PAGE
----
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How to Stop Stressing About Food


how to stop stressing about food

Having rigid "diet" rules can really affect our mental and emotional health. And in turn lead to more stress eating which was what you were stressing about, to begin with.


It's a vicious circle.


The day that I stopped weighing myself and stopped counting calories was a godsend. Because it allowed me to free up so much of my energy and brain space to do other things - things that brought me true joy and happiness. At the end of the day, food is meant to nourish your body and is that what you're focusing on when you're scrutinizing and stressing over every gram.


To stop stressing about food, I suggest:

  1. Stop weighing yourself. The number on the scale does not determine how much you're "allowed" to eat today. At the very least, I encourage you to get curious about your relationship with the scale. What is the intention of weighing yourself? What are the pros and cons of weighing yourself? How does the scale impact your food choices and your mood?

  2. Examine your rules around food. The more rules that you have around food the more stressed you will be if you “break” those rules. If you were to toss the rules to the side, then you can’t break the rules or feel guilty and stressed about doing so.

  3. Challenge your inner food police. The food police is really the enforcer of your food rules; it is the voice in your head that tells you what you should and shouldn’t eat, how much you should eat and when you should eat. It's your inner critic that judges what, when and how you eat and also labels food as “good” or “bad”. It comes from things you hear, read, or see. There is so much information it can be hard to filter what is true and what is not. But at the end of the day, food is food. It’s needed to live.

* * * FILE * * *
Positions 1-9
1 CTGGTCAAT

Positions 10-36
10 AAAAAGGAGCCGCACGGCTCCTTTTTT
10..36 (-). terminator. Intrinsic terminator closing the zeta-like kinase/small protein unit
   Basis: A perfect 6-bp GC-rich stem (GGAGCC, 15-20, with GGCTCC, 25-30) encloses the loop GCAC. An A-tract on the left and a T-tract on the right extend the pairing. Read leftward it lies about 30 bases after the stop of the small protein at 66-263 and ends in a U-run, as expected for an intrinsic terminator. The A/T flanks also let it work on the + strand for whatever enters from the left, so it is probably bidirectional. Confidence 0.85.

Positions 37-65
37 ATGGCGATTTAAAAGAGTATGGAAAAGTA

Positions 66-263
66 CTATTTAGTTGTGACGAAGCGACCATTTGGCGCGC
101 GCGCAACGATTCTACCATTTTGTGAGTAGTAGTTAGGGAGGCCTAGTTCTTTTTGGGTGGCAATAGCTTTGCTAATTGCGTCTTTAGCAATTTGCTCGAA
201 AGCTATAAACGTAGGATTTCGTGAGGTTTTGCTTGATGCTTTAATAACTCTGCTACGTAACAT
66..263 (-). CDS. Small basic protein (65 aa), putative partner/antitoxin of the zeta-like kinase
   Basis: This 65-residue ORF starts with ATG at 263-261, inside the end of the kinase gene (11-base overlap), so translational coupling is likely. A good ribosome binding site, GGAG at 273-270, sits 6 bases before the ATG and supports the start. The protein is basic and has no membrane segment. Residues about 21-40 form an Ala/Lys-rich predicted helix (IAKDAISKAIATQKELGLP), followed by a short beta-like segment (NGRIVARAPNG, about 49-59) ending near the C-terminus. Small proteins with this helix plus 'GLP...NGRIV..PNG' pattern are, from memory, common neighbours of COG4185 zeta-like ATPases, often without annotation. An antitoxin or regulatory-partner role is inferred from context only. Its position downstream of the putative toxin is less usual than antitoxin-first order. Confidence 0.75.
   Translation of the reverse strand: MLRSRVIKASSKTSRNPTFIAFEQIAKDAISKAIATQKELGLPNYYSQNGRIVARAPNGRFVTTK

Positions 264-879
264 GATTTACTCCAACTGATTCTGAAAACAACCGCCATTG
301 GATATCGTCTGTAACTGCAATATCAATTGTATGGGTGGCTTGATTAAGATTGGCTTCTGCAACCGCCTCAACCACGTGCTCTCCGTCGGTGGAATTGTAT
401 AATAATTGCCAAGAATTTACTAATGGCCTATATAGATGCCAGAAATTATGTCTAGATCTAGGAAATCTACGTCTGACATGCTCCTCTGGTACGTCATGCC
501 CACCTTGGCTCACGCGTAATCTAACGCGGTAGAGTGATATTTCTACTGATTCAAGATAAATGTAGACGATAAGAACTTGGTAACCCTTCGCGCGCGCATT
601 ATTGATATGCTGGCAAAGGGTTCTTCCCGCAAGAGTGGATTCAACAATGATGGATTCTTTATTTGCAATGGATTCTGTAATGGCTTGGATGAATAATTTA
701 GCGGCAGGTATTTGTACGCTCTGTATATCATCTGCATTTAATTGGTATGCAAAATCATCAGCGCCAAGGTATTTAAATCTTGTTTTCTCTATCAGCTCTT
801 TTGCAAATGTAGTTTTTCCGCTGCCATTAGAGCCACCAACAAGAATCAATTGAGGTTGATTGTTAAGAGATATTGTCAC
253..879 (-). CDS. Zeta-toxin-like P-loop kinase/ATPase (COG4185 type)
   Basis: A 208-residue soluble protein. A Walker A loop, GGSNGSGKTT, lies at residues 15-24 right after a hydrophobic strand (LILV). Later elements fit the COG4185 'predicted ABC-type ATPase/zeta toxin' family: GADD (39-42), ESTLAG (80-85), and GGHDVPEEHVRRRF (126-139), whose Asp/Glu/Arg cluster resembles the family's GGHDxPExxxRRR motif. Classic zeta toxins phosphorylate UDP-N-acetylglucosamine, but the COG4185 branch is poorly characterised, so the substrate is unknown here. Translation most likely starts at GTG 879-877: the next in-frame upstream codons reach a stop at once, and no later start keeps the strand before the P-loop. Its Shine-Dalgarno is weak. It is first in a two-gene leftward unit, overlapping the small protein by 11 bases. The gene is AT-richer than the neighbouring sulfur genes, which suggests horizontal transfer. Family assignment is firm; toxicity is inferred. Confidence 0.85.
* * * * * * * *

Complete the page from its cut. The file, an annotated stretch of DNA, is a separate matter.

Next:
4. Set boundaries. Food shaming is a thing, but it doesn't have to be. Set boundaries between what is okay and not okay for you when it comes to food conversations. Clear boundaries allow you to not let anyone force seconds on you or question what you are choosing to eat. It's okay to politely remind them that it’s up to you to decide when you eat and what you eat and how much you eat.

  5. Listen to your intuition. Re-connect to your hunger and fullness cues. Check-in with your body so that you can eat when you are hungry, and not when you think it should be mealtime. Remember to not ignore your hunger cues because you ate a big meal (or binged) before and feel like you shouldn’t be hungry yet. Honouring your physical hunger will allow you to build your relationship with your body.

  6. Practice self-awareness. Get curious about how you feel and act and in certain food-related situations. Use your journal to explore - what your thoughts and feelings are around food. Becoming aware of your food choices, feelings, and eating triggers can help you determine small changes that you can make to make the experience less stressful the next time.

  7. Have patience. Small meaningful steps lead to huge results. It has taken years to get you to where you are so things may not change overnight. Remember to start small, offer yourself compassion, and celebrate each small step you make towards a healthier relationship with food.

Ready to transform your relationship with food? Join the Food Freedom Challenge for FREE!


What to do next...

  1. Any questions? Leave me a comment below.

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